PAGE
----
Pack Of The Month: Kombucha Grows Up With An Assist From Here Design
By: Bill McCool
If you had told us that a fermented tea made using a symbiotic culture of bacteria and yeast (a SCOBY) would become one of the fastest growing beverages on the shelves, we would have said, “Sure, and someday there will be driverless cars and Grey’s Anatomy will be a rudderless, canceled ship without the likes of Katherine Heigl darkening their towers.”
Well, here we are. Fermented beverages. Who knew!
“We want our kombucha brand to look comfortable amongst alcoholic drinks in bars and restaurants, as well as soft drinks to bridge the gap of what to drink when you are not drinking,” says founder Louise Avery. “This is one of the reasons we arrived at the name LA Brewery.”
Louise also wanted to demystify the fermentation process that goes into making kombucha, something she was keenly aware of as she experimented for two years, foraging for many of the ingredients that would eventually make their way into her recipes.
“She brought us all mothers of our own which we nurtured and then flavored with whatever we fancied,” says Here Design Creative Partner Kate Marlow. “Louise was very polite about our experiments, but I don’t think any new flavors will be generated by Here Design.”
“From the beginning, this project was about Louise,” says Here Design’s Strategy Partner Tess Wicksteed. “She had a local brand in east London called ‘Lois and The Living Teas’ and had published a wonderful book about Kombucha. She wanted to make a delicious tonic, one that would appeal to first-time drinkers.”
Here Design immersed themselves in the world of kombucha—it's all part of a process the studio revels in as they get to familiarize themselves with the client’s vision. They even started brewing their own kombucha.
“We always wanted to call the brand L.A Brewery because it’s a shorthand of Louise Avery’s Brewery,” adds Kate. “The notes on the pack are literally lifted from her brewery notebooks, and the ‘not too nerdy’ diagrams are representative of the real science behind the fizz.”
“I am very drawn to scientific diagrams detailing the process of distilling spirits such as whiskey and wanted to do something similar,” admits Louise.
Informative and intimate, the notes lend a personal touch to the visual system they designed across the range of teas. “It’s Louise’s voice really,” says Tess. “She’s one of those people who are at once incredibly knowledgeable about her subject and a lovely warm confiding person. She’s always letting you into her secrets, and that’s what we wanted to the brand to do too.” She’s right. The notes on the bottles are not only human and inviting, they have an analog, back-to-basics feeling that lets the consumer into Louise’s fantastical underground laboratory that produces raw, living fizzy wonders, albeit in an utterly approachable manner.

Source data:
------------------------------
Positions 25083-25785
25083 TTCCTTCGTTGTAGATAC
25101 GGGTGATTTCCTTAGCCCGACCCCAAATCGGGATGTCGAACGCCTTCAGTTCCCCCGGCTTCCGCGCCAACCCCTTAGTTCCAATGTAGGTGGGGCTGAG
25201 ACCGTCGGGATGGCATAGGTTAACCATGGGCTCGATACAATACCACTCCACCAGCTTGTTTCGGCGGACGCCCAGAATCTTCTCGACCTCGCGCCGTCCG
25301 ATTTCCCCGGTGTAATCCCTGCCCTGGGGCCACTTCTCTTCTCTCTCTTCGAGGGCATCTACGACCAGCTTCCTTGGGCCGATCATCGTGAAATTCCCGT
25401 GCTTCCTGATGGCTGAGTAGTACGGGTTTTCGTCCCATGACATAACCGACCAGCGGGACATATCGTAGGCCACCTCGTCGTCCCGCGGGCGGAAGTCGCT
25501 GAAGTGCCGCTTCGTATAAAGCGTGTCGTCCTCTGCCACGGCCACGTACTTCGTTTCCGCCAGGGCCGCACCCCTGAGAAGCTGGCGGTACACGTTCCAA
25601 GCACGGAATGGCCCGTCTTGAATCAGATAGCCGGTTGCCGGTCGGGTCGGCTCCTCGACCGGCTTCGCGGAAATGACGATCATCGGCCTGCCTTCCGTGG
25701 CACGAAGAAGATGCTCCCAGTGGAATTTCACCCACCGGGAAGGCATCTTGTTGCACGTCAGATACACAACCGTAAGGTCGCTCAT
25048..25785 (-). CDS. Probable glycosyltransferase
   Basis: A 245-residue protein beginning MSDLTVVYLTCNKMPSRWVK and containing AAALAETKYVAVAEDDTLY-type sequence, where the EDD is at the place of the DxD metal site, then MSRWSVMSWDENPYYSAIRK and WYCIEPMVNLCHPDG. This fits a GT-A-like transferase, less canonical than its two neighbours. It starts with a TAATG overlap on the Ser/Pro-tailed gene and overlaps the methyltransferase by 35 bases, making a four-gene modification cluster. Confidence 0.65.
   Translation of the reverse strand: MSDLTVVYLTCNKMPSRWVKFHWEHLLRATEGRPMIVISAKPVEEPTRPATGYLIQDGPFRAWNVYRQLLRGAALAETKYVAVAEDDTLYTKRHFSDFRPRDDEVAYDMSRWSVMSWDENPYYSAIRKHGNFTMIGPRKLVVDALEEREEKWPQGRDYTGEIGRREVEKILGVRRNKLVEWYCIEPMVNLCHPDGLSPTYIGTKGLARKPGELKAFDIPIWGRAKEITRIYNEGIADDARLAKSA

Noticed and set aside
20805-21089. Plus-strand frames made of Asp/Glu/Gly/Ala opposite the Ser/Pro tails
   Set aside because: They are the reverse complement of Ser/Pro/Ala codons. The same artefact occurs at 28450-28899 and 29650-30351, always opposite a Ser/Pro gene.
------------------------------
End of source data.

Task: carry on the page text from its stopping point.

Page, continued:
The audience they wanted to reach was always key. They needed to talk to kombucha drinkers who were already in the know, as well as soft drink lovers who were looking for beverages made with less sugar. The problem was that there were too many options on the market that were solidly in the health camp, or that they instead veered towards the cartoonish and crunchy hippie camp.
“None of them look like real mass market contenders,” says Kate, “but Louise wanted everyone to benefit. It’s a viable alternative to much less healthy fruit juices and should communicate to everyone, not just an elite group.” Above all, they wanted to make something grown up, something that clearly indicated the category had gone mainstream.
They did this by turning to visual cues in the craft beer world. “We played with the craft beer aesthetic, matching it with uplifting and vibrant color palettes that represented the three different kombucha flavors,” says Kate. “The background patterns show an abstraction of the mother culture colliding with an abstraction of the key flavor.”
They also wanted to make an appeal to diversity and open-minded cultures. “We used the idea of multiculturalism as our starting point because it’s a very succinct way of describing the actual product,” says Tess. “Fermentation breeds multicultures. By drinking Kombucha, you are literally opening your body to otherness.
“It’s a philosophy we affirm. We think openness to otherness is good for you in every way.”
“You can’t get a more positive brand positioning than that,” adds Kate.
LA Brewery could potentially leverage that sunny brand positioning into even more purchases. By 2020, sales are projected to reach $1.8 billion, and with their vibrant branding, it’s no stretch of the imagination seeing Louise’s creations stake out the global market.
And really, it's not such a terrible proposition, considering we’ve all had our own personal struggle with home-brewing kombucha which, while fun, resulted in overflowing SCOBY hotels and rapidly-declining fridge space.
Better to leave it to the professionals like LA Brewery.
Bill McCool is a freelance writer based out of Los Angeles. Though new to the world of design, he has always been a storyteller by trade and he seeks to inspire and cultivate a sense of awe with the work and artists he profiles. When he's not winning over his daughters with the art of the Dad joke, he is usually working on a pilot, watching the Phillies, or cooking an elaborate meal for his wife.